Nigerian Tennis Players Round up Training with Spanish Coach

first_imgWhile Serena is already assured of her place in the tournament which will feature about 80 players from 20 countries, Reya is an alternate player for Nigeria, having missed out of the qualifiers held in Lagos in April through injury while on preparation in London. Former junior national team invitees, Filippo Trombi, Lolade Holmes, Gideon and Olamide Aluko are the others that took part in the programme which include personal and group sessions.Velasco, who was also at the VGC Club, is a revered ITF-certified coach noted for the nurturing of talents in Spain through his Grip 2 Tennis Academy in Vinaros, Spain. He is billed to resume work with the Saudi Arabia Tennis Federation this weekend, where he will take charge of the Gulf nation’s junior tennis programme for the next one year.Having been in Nigeria for a similar programme two years ago, he submitted that Nigeria can produce tennis stars calling for attention of the game especially at the grassroots.“Its a good and bad news for Nigeria in tennis. The good news is that there are lots of potential. The country is having lots of talents. However, the bad news is there’s lack of information regarding the coaching aspect.“They are paying so much attention to the kids such that they are overworking them on court. The pattern they are being put through is perhaps the toughest of all,” he submitted.Share this:FacebookRedditTwitterPrintPinterestEmailWhatsAppSkypeLinkedInTumblrPocketTelegram Top Spanish tennis coach, Jose Velasco has rounded off his four-week coaching visit to Nigeria at the Lagos Country Club with a number of junior national players getting the latest techniques to step up their game.Prominent among the players are Serena Teluwo and Reya Holmes who are using the programme as part of build up to the ITF/CAT 12 and Under African Junior Championship scheduled for Casablanca, Morocco in September.last_img read more

NFL Week 12 upset picks: Underdogs with good odds to beat the spread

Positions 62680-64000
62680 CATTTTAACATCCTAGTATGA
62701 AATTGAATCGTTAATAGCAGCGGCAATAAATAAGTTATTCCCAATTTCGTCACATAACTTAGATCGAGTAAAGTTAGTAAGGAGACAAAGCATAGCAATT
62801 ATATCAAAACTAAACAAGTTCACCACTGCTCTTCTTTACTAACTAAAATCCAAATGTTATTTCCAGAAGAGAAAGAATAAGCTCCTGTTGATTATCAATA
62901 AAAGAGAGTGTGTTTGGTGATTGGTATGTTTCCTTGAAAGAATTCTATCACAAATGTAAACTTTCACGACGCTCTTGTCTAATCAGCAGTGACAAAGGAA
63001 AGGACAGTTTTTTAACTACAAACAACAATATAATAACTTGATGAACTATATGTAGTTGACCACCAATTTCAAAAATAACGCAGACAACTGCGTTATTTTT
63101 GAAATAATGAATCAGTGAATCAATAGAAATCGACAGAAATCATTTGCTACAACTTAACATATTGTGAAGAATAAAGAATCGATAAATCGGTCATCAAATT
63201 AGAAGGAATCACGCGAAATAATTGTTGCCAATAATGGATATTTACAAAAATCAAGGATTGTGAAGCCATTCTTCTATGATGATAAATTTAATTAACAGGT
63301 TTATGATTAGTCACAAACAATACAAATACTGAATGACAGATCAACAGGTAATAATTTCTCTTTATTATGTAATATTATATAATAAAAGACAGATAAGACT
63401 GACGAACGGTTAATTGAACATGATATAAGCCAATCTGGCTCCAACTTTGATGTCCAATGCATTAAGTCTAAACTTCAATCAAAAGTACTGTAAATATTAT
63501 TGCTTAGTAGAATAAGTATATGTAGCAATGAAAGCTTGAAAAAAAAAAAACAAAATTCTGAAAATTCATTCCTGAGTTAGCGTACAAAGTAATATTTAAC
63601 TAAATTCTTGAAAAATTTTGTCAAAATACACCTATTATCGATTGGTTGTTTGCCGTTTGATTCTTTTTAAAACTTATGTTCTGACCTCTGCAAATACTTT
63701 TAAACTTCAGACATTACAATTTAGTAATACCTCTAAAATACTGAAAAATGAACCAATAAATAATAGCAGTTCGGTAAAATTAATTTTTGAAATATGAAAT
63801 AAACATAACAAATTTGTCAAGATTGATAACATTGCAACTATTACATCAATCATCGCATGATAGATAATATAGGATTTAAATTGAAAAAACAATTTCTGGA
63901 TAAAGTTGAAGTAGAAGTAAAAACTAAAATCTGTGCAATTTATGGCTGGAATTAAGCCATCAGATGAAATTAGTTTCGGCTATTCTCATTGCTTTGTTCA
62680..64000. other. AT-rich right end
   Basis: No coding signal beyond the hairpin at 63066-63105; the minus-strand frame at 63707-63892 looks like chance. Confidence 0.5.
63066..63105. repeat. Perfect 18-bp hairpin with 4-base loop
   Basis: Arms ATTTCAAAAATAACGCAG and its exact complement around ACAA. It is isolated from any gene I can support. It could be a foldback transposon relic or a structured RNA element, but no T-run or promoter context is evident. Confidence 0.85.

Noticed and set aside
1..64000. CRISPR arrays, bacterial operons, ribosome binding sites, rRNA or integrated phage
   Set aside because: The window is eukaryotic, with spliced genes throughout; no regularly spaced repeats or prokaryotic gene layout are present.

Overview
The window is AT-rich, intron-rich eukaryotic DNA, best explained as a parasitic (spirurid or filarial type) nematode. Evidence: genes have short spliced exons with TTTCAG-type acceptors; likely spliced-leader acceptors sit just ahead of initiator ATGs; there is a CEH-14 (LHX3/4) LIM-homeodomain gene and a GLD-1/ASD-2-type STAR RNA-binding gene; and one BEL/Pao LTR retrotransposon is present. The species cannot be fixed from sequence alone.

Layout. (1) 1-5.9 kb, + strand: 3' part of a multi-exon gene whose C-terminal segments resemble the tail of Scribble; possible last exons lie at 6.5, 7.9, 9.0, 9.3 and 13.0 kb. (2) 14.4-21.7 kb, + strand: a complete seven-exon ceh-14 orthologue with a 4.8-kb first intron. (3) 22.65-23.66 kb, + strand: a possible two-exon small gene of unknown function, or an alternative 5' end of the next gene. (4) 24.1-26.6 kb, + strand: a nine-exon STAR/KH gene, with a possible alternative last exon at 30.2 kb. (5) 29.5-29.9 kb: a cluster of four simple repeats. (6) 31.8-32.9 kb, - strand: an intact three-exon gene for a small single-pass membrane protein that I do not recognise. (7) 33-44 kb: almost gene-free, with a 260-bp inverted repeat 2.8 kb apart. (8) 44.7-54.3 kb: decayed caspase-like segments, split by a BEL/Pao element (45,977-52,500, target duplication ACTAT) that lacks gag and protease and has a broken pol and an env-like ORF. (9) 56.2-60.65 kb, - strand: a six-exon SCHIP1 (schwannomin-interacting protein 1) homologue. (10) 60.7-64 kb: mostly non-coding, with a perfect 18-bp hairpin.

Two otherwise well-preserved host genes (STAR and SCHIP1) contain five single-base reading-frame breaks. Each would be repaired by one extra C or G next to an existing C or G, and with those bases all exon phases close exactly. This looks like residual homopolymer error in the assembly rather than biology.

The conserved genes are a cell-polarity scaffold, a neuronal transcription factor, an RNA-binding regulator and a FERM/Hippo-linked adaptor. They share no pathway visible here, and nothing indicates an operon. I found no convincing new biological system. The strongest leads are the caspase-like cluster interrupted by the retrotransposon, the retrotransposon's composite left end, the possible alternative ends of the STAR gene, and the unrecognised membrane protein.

first_imgAs is often the case in these scenarios, it’s not that an underdog is ultra-attractive against the NFL odds, rather a combination of what an underdog offers as strengths and understanding how that plays into the potential weaknesses of the favorite.That is precisely the recipe for all three of our selections, so let’s have at it.MORE: Get the latest NFL odds & betting advice at Sportsbook ReviewOakland Raiders vs. New York JetsSunday, Nov. 24, 1 p.m. ET (CBS) at MetLife StadiumRemember at the start of the season when the Jets were thought to have a shot at .500? Since becoming Miami’s first victim of 2019, that seems to be the wake-call Gang Green needed and they defeated fellow teams in their class in the Giants and Washington.Sam Darnold has caught up from the time he was out and he’s no longer seeing “ghosts” as his comfort level with the offense has increased immensely. The Flyboys run defense has been stout all year, but it’s gone next level in permitting just 51.3 yards a contest in last three outings and is now No. 1 in the league.Oakland won all three consecutive home games and is a legit playoff contender as we head into the last segment of the regular season. The Raiders are not beating themselves, which they have mostly done over the last 25 years, thanks to John Gruden. However, this is not a finished product and Oakland has still given up 25 points a game and has offensive droughts like a basketball team.Game 11 is where the pressure starts to mount for the Raiders and they are not used to it. The Jets, there is no pressure and with certain New Yorker’s back in love with their team and Oakland 1-9 ATS off a home win, the team in green is a treacherous foe.NFL pick: Jets +3 (-110)New York Giants vs. Chicago BearsSunday, Nov. 24, 1 p.m. ET (FOX) at Soldier FieldIn Chicago, Mitchell Trubisky has taken over for Jay Cutler and Al Capone as – Public Enemy No. 1. While Capone was a gangster and Cutler a bit of hipster, Trubisky reported, by the Bears, had a bad hip which prevented him from finishing the loss to the Rams.Injured or not, Chicago’s top pick from 2017 draft is playing bad football and the offense is less fun to watch than the SNL skit about Bears fans, who loved “Da Bears” and “Coach Dika” (silent ‘t’).This is why the New York Giants are garnering attention even if there rookie quarterback Daniel Jones is turning the ball over too frequently. The Bears’ defense is still very good, but if the Giants would stick with the running game and find more ways to get the pigskin in the hands of Saquon Barkley, they would enhance their chances of a win.Big Blue’s defense ranks only 27th in yards allowed, however, if they can prevent big plays and force shaky kicker Eddy Pineiro to keep making field goals, they’ll have a chance since the G-Men are 8-3 ATS as road underdogs.NFL pick: Giants +6.5 (-110)Seattle Seahawks vs. Philadelphia EaglesSunday, Nov. 24, 1 p.m. ET (FOX) at Lincoln Financial FieldPhiladelphia played a game against New England that perfectly exemplified why they are 5-5 this season. The Eagles jumped to a quick 10-0 lead on the Patriots and were in a position to add on, but a turnover, followed by the offense going stone-cold, changed the game. The Philly defense left Tom Brady so depressed after the game you would have thought the Pats lost. Coach Doug Pederson’s team has turned into like a baseball pitcher who has great stuff and will have six or seven strong innings. But it’s always that one inning, where the concentration lapses and he gives up just enough runs for his team to avoid winning.That description fits the Eagles and Carson Wentz as they host 8-2 Seattle. If the Seahawks start playing defense as they did against San Francisco, the 49er’s one-game lead in the NFC West is far from safe and New Orleans, Green Bay and Minnesota will have to maintain or surpass their level of play.Wentz can be rattled, while Russell Wilson is unflappable. Wilson will exploit Philly’s secondary and utilize the power running game and the Seahawks will better 9-2 ATS record as an underdog.NFL pick: Seahawks +2 (-110) This is the last week of byes and that is good, as that will provide far more opportunities to uncover underdogs for NFL picks.With only two of our 14 listed games with spreads of a touchdown or higher, there should be ample “live dog” potential this week.last_img read more